Bill Darnall, ceramics teacher at LBHS for nearly 30 years, says that all of his ceramics classes are UC-approved art courses covering beginning, intermediate, advanced and AP (Advanced Placement for college) curriculum. “We’re right at the top when it comes to course offerings and maintaining the highest standards in ceramics/art education in California, if not the country,” Bill says.

Bill gives funding kudos to SchoolPower—the oldest, nonprofit education foundation in Orange County—as one of the school’s biggest financial supporters. “They have been instrumental in the development and the continuance of our fine art department,” Bill explains. “We are very connected in our community with the working/professional artists in Laguna Beach via the Festival of Arts, the Sawdust Art Festival, LOCA, Laguna Art Museum, Laguna College of Art & Design and Art-A-Fair,” Bill adds. “All of these organizations offer their support in the form of scholarships, apprenticeships and jobs. The Festival of Arts just gave the visual art department $10,000, and much more for our performing arts department.”

Opps and Props

It’s the blend of Laguna’s art professionals and deep roots that bring the opportunities. Bill, as both the ceramics teacher and a working artist (with the Sawdust Art Festival since 1973 and on the board of directors for nine years), helps foster opportunities for the students in apprenticeships and summer jobs at all three of the summer festivals. Plus, there are the scholarships/grants for the students. “These are just a few of the benefits afforded us to make our school quite unique and fortunate,” Bill explains. “This, I believe, really sets us apart from any other school here or anywhere.”

Mark adds to those opportunities with classes like his Theatre 2 class, which gives all students with a specific interest the chance to learn set building/design, lighting and sound production, and costumes. “LBHS students have expert adults that they can work with in these areas. Our stage manager from last year (Caroline Rechter) received a scholarship and is attending a quite prestigious academy,” Mark says.

Festival and Fair Influence

Pageant of the Masters director Diane Challis Davy describes the Festival of Arts scholarship program: “It’s for art, music, dramatic arts and writing students of Laguna Beach High School and is a four-year opportunity. All high school students can get high school credit for their community service by participating as a volunteer cast member in Pageant of the Masters,” she says.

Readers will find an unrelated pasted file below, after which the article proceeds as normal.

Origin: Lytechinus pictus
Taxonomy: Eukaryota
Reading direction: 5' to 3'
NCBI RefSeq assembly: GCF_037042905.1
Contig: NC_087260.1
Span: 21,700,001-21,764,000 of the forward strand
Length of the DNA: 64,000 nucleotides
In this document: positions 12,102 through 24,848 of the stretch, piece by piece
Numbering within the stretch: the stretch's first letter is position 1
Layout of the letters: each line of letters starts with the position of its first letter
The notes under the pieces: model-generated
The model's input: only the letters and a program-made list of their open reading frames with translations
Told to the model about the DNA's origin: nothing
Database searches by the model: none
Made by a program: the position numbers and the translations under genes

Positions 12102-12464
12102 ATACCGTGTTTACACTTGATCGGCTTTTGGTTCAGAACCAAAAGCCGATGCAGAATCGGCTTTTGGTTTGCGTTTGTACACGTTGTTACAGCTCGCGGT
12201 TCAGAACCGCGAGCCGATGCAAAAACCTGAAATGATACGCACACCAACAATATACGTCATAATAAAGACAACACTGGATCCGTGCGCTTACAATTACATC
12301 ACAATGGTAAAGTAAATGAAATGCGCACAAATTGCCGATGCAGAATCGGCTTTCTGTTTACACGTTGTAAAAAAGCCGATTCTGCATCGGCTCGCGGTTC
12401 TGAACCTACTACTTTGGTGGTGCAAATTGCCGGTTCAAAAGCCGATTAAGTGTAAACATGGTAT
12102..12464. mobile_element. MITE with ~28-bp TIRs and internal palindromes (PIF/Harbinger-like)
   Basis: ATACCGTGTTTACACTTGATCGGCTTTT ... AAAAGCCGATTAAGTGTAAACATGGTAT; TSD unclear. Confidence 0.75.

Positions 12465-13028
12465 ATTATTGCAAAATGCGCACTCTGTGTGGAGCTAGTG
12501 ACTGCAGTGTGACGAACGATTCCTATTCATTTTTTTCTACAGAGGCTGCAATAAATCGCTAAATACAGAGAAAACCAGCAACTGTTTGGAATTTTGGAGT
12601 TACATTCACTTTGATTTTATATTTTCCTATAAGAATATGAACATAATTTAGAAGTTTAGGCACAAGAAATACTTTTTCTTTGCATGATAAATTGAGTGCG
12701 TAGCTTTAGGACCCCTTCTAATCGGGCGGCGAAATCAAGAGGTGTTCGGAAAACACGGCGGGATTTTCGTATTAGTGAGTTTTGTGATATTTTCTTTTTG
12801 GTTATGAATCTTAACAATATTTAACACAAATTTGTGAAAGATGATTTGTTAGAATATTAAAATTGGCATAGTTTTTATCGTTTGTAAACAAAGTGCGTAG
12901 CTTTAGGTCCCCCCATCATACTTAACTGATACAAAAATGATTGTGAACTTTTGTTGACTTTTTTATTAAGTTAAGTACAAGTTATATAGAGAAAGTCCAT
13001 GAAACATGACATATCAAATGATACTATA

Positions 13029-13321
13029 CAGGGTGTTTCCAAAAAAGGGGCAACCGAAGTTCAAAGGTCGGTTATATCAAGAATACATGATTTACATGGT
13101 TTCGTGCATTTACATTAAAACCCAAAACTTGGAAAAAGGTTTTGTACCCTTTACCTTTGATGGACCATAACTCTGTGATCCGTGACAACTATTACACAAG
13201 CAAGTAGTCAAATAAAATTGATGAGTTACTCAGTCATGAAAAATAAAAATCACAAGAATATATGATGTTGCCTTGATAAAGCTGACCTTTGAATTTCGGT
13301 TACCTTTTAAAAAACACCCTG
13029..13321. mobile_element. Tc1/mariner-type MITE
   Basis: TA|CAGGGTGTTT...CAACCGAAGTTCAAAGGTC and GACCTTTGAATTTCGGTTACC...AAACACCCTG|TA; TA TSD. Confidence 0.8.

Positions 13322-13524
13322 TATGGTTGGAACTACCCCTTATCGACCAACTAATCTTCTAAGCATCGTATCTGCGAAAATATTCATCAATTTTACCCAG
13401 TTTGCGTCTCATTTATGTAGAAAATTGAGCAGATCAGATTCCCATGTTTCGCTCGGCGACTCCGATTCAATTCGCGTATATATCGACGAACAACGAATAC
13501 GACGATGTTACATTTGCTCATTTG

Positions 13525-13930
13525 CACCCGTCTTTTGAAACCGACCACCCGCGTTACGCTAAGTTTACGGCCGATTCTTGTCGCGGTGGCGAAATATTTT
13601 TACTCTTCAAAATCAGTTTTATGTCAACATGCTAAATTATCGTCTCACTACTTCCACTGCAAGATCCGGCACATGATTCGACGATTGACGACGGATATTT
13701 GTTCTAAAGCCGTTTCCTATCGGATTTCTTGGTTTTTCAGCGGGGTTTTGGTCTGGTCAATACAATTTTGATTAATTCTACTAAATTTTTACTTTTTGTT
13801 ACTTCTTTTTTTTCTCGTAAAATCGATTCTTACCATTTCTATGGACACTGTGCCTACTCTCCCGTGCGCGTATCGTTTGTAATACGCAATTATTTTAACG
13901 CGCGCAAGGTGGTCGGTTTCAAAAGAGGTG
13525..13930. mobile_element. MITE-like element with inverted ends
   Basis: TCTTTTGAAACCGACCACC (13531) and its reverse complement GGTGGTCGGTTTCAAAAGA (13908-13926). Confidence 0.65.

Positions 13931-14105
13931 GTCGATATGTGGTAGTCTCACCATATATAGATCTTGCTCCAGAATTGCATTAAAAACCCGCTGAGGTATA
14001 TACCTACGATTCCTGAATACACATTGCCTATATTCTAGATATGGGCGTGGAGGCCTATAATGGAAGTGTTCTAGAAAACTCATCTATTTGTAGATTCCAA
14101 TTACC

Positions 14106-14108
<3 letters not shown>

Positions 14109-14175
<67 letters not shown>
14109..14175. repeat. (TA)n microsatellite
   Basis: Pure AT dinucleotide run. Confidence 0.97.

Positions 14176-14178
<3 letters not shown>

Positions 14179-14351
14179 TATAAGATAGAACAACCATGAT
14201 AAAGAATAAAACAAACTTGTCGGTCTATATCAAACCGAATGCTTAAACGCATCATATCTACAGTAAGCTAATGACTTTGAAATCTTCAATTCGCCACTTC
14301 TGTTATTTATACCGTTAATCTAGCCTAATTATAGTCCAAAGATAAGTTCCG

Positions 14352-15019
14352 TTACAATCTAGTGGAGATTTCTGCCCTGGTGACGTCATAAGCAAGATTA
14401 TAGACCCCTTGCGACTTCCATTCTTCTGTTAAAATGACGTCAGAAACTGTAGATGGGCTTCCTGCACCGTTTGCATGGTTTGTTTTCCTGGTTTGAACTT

Continuing arts education is also encouraged through the Junior Art Exhibit at the Festival of Arts during the summer art show. From thousands of submissions, selected by art authorities, works from more than 300 students (K-12) are on display every year. The exhibit showcases the next generation of young student artists and is a testament to the importance of art in school systems.

Lessons for Life

They say it takes a village to raise a child. In Laguna Beach, it may take a community to raise an artist. And whether they all hit Broadway or go on to professional status doesn’t seem to make or break the town’s commitment to young talent, as so well stated by Donna when we chatted in the Laguna Playhouse lobby. “Theater training is the best training for life because of what it asks of you. It asks you to be absolutely in the present moment, it demands strong communications skills, out-of-the-box thinking, expressive skills, and you’re working with your body and mind. And you’re also working in collaboration with other people.”

Seems Laguna Beach is not just a charmed place to grow up, but a thoughtfully supportive place where art is treasured—and not just in the fancy art galleries. LBM

Young Blood

The elementary and middle school arts programs are also recognized and nurtured in Laguna Beach. Mark Dressler, who also teaches drama at Thurston Middle School, says, “Back in the ’90s, there really was no drama program at both the middle school and high school. The program had not thrived since the ’70s and early ’80s. I went to the school board and encouraged them to let me begin a couple of classes, one at the middle school and the other at the high school. From that point on, the program has grown into what it is today.” He says the Thurston program acts as a direct feeder into the high school program. “The small size of our district helps. I get to know many of the elementary school kids, and they come to the big shows and naturally dream about being on the Artists Theatre Stage.”